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Although the difference in granularity we see by cytology is consistent with the differences in side scatter we observe in our flow cytometry analysis, it contrasts with the previously described EoPre, which have been reported to possess granule proteins (29). Moreover, IL-5Rα can also be expressed on neutrophils under certain conditions (30). Therefore, to further confirm that this population we considered to be EoPre cells was truly within the eosinophil lineage, we interrogated the gene expression profiles of these EoPre cells to assess whether they expressed eosinophil-associated genes. In this experiment, we used the EoM population as a positive control and bone marrow neutrophils as a negative control lying still within the granulocyte lineage. Whereas bone marrow neutrophils, EoPre, and EoMs had similar expression of granulocyte-associated genes Csf2ra (GM-CSFRα) and Spi1 (PU.1), EoPre and EoMs had significantly lower expression of the neutrophil-associated gene Csf3r (G-CSFR) than neutrophils (Fig. 5E). Instead, the EoM and EoPre populations expressed significantly higher levels of the eosinophil-associated genes Epx (eosinophil peroxidase), Prg2 (major basic protein), Cebpa (C/EBPα), Gata1 (GATA-1), and Gata2 (GATA-2) than neutrophils (Fig. 5E). Furthermore, we noted that the EoPre population expressed intermediate levels of these eosinophil-associated genes, suggesting that they possessed an immature eosinophil phenotype. Together, these findings suggest that IL-33 may function as a growth factor for the early commitment toward the EoPre population and/or drive their expansion.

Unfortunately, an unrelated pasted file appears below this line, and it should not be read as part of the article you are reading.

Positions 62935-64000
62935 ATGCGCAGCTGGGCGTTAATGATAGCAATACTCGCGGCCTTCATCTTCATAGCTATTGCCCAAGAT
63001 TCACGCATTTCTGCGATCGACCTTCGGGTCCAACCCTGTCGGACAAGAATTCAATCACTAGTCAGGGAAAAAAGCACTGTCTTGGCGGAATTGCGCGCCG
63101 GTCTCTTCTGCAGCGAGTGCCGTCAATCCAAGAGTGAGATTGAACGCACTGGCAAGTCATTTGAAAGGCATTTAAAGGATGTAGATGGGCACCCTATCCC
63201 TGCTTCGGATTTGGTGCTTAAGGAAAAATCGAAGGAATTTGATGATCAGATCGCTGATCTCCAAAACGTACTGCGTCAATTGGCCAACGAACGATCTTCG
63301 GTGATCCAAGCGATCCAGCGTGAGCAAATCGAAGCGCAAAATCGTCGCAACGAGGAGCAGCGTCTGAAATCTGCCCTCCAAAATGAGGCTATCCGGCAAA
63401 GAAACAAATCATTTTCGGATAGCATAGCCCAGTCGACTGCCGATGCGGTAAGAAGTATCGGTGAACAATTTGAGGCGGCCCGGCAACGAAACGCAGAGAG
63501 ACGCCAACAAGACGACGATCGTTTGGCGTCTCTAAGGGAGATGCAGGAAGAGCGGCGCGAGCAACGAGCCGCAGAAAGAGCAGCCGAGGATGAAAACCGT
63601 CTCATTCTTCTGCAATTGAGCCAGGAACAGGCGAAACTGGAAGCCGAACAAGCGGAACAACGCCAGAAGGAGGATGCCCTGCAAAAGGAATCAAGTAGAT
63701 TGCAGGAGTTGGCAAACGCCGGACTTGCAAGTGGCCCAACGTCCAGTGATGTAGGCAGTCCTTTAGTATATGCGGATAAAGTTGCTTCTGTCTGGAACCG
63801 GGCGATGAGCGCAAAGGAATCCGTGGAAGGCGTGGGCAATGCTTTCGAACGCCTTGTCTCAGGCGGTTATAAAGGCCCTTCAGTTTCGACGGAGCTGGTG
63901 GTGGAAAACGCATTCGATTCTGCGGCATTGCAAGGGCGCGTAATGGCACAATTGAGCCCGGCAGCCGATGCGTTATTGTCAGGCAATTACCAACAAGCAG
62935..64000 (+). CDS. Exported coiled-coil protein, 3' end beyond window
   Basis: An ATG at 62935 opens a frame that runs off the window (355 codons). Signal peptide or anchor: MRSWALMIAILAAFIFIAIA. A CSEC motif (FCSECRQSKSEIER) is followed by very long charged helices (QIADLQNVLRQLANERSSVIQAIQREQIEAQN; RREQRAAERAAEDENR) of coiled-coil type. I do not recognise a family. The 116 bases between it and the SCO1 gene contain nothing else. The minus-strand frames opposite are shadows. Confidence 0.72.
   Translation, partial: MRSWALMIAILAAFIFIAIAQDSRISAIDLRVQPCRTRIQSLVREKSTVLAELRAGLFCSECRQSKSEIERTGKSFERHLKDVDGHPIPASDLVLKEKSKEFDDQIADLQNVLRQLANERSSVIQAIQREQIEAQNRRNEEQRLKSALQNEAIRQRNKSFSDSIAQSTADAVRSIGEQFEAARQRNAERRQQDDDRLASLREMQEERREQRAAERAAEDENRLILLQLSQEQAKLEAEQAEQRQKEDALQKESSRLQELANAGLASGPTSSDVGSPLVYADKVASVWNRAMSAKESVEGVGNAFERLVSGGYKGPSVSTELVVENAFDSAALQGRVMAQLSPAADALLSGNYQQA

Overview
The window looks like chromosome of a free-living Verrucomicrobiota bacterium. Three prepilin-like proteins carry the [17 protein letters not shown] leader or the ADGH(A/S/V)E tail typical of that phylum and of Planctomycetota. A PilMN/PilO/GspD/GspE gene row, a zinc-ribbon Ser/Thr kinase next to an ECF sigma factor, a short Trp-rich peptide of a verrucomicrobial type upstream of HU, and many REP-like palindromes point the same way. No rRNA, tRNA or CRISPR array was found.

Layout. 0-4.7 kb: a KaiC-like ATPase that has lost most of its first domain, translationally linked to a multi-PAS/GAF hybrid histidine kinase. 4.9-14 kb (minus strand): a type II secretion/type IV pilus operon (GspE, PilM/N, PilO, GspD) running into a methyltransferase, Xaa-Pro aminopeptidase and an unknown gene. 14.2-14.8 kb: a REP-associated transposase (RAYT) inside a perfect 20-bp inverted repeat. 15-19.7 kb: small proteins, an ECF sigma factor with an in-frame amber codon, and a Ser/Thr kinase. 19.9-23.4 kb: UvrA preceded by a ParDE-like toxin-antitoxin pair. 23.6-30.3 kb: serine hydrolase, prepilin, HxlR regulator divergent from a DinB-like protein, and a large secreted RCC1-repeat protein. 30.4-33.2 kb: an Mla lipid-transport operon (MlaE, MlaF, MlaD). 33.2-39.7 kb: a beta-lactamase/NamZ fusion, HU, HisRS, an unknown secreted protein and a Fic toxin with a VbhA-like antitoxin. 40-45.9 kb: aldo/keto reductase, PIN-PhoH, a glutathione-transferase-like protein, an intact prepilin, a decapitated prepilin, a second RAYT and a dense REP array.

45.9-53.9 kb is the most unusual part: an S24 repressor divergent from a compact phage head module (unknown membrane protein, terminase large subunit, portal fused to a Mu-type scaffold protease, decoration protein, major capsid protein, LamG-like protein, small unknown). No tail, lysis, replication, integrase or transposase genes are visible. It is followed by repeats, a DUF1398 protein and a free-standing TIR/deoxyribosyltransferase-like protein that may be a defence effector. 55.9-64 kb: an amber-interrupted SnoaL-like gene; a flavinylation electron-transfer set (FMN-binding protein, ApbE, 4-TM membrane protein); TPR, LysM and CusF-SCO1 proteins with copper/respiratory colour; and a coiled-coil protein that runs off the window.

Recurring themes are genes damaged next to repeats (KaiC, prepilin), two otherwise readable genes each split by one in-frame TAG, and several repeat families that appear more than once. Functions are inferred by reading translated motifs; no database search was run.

To test this idea further, we cultured bone marrow cells in SCF and Flt3L with or without IL-33 for 3 d before reculturing them in IL-5 for another 7 d; cell populations were assessed by flow cytometry at various stages of the culture. Although no difference was seen in the GMP populations (data not shown), WT cultures grown with IL-33 exhibited high numbers of EoPre populations at early stages of culture, as well as a rapid increase in total EoMs that was sustained throughout the entire culture period (Fig. 5F). In contrast, the WT culture without early IL-33 treatment showed little change in EoPre cells, and increases in EoM appeared only after day 10 of culture. ST2 KO cells showed no expanded EoPre on IL-33 treatment and generated even fewer EoMs over the course of culture with IL-5. Taken together, these data suggest that IL-33 precedes the need for IL-5 and functions mainly to promote not only the expansion of EoPre cells but also IL-5Rα upregulation, which then sustains the EoM pool if IL-5 is provided.

IL-33 has emerged as an important cytokine in allergic diseases, largely because of its potential to activate cells that are hallmarks of allergy, including eosinophils, mast cells, and basophils (31). Outside of allergy, IL-33 has also been proposed to be involved in bacterial and viral infections, tumorigenesis, autoimmunity, fibrosis (32), and more recently, hematopoiesis (23, 33). In this article, we define a previously unappreciated mechanism for IL-33 in regulating eosinophil commitment.